Next up, the whiting “Kisu” fish. I have not seen other fish served for tempura in Japan (unless they were a la carte order or “Shun” seasonal specials). I am not so sure about the fish for tempura, I would definitely love to try the cod as a tempura ingredient someday.

The vegetable combo consisted of a piece of green pepper, sweet potato and eggplant. I really loved the sweet potato, a bit like our deep fried fritters that you can get in coffeeshops. Come to think about it, where are they these days?

And finally for the set, one ended with the piece de resistance, the kakiage of shrimps and vegetable. It was made with tiny shrimps and vegetables held together with batter and fried.


I order a couple of a la carte items, how could I not! It took me such while before I could come here and pay homage to one of the oldest tempuraya in the world. I cannot go away without ordering a couple more specialties from their repertoire.


As for the seasonal specials, I ordered the conger eel “Anago” (穴子). I loved eel, both the river and sea varieties. I have never seen river eels “unagi” being tempura-ed. But I have tasted conger eel tempura several times, but I would say without a doubt, this was one of the best one I have tasted.

Simply because the bones were fried to a crisp, and even a child can eat this crispy bones. (Not recommended, just a figuratively speaking.)

Also it was so well deboned, the eel came across to be really like the battered fish in English fish and chips. Pass me the salt and vinegar, old boy.


And their piece de resistance is always the kakiage – and this special Seasonal Jumbo Kakiage ジャンボかき揚 was made with scallops instead of shrimps and rounded off the lunch fantastically. Despite the size and seemingly amount of batter, it was not oily and rather delightful to eat. If only I can put it on top of some more rice and pour the dashi stock over it, it would be the perfect ending. But still I needed to watch my diet.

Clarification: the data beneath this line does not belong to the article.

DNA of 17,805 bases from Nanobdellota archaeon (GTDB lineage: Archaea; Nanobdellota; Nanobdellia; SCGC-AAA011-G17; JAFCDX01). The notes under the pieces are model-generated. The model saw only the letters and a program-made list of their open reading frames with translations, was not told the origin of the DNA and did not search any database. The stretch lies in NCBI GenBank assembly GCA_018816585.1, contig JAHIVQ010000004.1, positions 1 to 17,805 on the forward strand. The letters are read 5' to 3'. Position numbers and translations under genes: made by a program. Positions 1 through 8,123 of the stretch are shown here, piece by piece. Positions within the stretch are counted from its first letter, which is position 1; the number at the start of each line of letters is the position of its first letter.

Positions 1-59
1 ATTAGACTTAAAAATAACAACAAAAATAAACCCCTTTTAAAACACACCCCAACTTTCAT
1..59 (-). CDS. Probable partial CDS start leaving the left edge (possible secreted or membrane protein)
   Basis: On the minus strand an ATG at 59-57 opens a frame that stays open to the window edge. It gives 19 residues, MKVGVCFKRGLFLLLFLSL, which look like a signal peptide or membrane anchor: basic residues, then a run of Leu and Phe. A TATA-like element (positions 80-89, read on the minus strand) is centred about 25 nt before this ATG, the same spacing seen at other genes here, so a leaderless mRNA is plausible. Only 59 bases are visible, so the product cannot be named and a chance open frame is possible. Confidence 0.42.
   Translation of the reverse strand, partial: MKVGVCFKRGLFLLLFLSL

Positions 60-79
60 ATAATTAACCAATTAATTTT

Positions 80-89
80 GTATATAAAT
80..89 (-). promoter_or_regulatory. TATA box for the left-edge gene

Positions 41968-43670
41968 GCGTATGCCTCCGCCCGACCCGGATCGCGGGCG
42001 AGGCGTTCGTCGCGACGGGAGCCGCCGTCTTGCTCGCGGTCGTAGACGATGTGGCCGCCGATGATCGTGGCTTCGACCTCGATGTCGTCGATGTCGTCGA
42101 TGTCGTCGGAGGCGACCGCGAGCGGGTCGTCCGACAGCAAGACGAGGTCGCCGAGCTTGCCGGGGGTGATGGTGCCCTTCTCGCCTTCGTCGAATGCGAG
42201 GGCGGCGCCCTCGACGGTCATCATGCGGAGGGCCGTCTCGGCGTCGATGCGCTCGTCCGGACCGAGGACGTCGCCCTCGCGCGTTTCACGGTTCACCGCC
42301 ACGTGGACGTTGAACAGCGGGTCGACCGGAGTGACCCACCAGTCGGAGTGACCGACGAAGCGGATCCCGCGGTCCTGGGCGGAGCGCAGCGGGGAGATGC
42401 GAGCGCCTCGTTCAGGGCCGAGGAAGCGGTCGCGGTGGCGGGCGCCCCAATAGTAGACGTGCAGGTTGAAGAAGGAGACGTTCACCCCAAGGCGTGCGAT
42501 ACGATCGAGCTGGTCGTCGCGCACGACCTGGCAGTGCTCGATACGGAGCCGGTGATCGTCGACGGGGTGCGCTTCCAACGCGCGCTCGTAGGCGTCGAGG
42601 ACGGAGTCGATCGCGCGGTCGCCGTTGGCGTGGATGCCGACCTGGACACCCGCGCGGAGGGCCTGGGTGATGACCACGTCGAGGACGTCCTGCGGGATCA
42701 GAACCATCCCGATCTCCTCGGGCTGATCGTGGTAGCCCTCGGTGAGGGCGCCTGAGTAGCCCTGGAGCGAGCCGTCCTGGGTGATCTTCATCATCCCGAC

Reservation is allowed for dinner, but you have to join the queue for lunch. Come after lunchtime (around 2pm) and you almost get a seat by the bar counter instantly. The crowd at this time is mainly housewife, so don’t feel shy when you get the occasional weird look and polite nods when you tried to order in English.

English is almost not spoken, but they have an English menu for the set lunches and dinners. For the a la carte, you have to just trust your instincts if you do not speak Japanese. It was rumoured that they have a waitress that can speak Mandarin, but I have not seen here.

If you are there at lunch, be a good sport, order, eat and be done. Don’t hog the seat.

天ぷら 船橋屋 本店
Tempura Funabashiya Honten
TEL 03-3354-2751
FAX 03-3354-2667

Date Visited : Jul 2018

2 comments on “Funabashiya Honten @ Shinjuku